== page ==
On April 13, local media cited Malaysian officials as saying that around 70 army personnel were found to have been involved with the Islamic State in Iraq and Syria (ISIS) militant group.
The reports were based on comments by Deputy Defense Minister Abdul Rahim Bakri, who told the country’s parliament that the figure had been confirmed with the police. Bakri, who was responding to a question by a lawmaker who asked how the ministry was ensuring soldiers did not join ISIS, did not provide any further specifics on the extent of this alleged involvement.
“The army is monitoring the situation via its investigation and intelligence division, together with its human resources section,” Bakri said according to The Straits Times.
“If army personnel are found to embrace elements of ISIS, the army and police will cooperate in our efforts to counsel them and restore their faith in accordance with proper teachings,” he added.
Bakri also reportedly said in response to an earlier question that recruits go through a stringent selection process, including checks on their criminal record, to ensure that false identification issues do not arise.
Anxieties about Malaysian armed forces personnel joining ISIS come amid government concerns about the group’s growing threat to the country’s national security. As The Diplomat reported previously, earlier this month Malaysian authorities detained 17 suspected militants for plotting to carry out terrorist attacks in the nation’s capital. Malaysian police chief Khalid Abu Bakar said the militants were part of a terror cell inspired by ISIS to create a similar regime in Malaysia, and civil servants and a security officer were reportedly part of the group.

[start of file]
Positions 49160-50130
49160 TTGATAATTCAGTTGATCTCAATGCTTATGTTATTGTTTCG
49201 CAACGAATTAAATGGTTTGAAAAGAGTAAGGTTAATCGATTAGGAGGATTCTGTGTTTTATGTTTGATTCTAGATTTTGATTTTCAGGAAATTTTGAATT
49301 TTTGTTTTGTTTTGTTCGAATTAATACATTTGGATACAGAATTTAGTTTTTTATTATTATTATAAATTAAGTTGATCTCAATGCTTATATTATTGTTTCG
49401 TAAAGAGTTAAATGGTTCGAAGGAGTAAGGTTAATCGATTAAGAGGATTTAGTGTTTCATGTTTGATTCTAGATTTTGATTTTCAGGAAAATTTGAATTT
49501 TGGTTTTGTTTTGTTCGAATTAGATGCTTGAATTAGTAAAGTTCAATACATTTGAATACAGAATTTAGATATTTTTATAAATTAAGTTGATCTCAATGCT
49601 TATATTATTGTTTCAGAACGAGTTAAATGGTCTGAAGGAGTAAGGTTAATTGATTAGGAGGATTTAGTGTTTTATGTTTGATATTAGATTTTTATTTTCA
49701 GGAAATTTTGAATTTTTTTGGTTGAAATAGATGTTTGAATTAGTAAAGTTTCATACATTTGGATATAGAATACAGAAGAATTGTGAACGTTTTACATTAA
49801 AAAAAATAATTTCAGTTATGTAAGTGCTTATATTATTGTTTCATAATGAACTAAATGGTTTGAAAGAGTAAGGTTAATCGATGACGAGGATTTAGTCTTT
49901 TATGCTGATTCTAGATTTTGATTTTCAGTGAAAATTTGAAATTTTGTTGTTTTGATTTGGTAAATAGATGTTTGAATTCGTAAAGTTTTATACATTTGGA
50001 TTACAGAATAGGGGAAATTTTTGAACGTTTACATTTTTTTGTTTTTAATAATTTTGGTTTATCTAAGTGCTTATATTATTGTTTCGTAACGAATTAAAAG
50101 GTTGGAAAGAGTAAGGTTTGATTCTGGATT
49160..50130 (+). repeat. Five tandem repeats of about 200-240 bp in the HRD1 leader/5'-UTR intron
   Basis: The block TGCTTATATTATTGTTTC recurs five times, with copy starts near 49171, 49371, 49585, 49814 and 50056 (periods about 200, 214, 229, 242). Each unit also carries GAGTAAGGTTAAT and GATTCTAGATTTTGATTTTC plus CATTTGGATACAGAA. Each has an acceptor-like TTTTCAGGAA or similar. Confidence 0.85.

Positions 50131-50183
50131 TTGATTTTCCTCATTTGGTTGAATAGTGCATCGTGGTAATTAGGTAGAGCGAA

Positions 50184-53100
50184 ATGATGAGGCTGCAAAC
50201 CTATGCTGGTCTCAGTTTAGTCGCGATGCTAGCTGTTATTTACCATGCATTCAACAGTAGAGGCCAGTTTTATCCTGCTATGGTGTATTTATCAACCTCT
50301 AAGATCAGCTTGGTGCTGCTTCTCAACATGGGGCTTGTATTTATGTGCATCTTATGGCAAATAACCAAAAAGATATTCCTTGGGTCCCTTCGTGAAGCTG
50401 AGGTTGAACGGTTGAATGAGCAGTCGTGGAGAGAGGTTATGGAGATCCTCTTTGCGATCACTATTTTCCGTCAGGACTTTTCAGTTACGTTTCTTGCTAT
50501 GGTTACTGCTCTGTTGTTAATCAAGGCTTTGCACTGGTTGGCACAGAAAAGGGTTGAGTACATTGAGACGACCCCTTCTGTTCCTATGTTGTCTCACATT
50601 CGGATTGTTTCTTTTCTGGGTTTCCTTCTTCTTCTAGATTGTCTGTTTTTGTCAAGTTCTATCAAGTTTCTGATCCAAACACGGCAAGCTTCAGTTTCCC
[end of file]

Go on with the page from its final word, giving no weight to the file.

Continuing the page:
The Malaysian government has been intensifying its crackdown on ISIS, with the country arresting dozens of people believed to be ISIS supporters – ranging from navy and air force personnel to university students – and recently passing a new anti-terror law. But as I have written earlier, the government’s approach has also sparked rights concerns among critics, who worry that the rising ISIS threat could be used to justify expanded powers for security forces who can then crack down on other political opponents as well. Some have pointed out that the Prevention of Terrorism Act (POTA) bears similarities to the Internal Security Act, which Prime Minister Najib Razak revoked in 2012 and had been previously used to detain critics including former deputy prime minister and opposition leader Anwar Ibrahim.